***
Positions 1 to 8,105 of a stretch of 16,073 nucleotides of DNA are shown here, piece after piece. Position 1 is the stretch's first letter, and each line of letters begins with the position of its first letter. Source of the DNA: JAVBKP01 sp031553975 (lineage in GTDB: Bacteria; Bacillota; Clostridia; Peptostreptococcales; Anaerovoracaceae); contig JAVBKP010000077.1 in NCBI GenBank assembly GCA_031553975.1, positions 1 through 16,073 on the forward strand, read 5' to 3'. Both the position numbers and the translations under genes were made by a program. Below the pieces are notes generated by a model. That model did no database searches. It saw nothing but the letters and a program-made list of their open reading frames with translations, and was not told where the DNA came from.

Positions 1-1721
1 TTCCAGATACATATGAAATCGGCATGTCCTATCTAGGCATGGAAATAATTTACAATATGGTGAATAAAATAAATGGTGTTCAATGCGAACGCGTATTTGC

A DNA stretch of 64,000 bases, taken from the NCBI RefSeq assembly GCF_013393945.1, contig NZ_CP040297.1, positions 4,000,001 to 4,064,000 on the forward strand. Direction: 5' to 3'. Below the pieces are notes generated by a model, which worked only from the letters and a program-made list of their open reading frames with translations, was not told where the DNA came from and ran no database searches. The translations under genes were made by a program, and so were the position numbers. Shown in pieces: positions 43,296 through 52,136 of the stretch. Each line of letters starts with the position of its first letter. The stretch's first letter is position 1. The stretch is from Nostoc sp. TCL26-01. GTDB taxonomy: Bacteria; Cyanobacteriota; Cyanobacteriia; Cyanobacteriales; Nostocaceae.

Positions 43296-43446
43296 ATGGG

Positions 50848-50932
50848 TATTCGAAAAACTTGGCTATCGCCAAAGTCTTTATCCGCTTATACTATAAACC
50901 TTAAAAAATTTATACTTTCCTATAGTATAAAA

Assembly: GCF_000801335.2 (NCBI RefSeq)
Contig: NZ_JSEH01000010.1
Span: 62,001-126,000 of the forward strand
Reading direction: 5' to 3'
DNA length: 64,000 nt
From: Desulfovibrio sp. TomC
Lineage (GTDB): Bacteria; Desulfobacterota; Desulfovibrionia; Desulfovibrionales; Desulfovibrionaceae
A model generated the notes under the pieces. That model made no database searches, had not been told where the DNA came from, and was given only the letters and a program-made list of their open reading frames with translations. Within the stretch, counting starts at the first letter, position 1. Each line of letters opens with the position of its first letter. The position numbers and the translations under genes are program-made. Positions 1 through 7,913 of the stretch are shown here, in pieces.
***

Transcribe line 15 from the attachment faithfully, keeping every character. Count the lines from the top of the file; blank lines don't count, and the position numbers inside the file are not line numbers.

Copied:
From: Desulfovibrio sp. TomC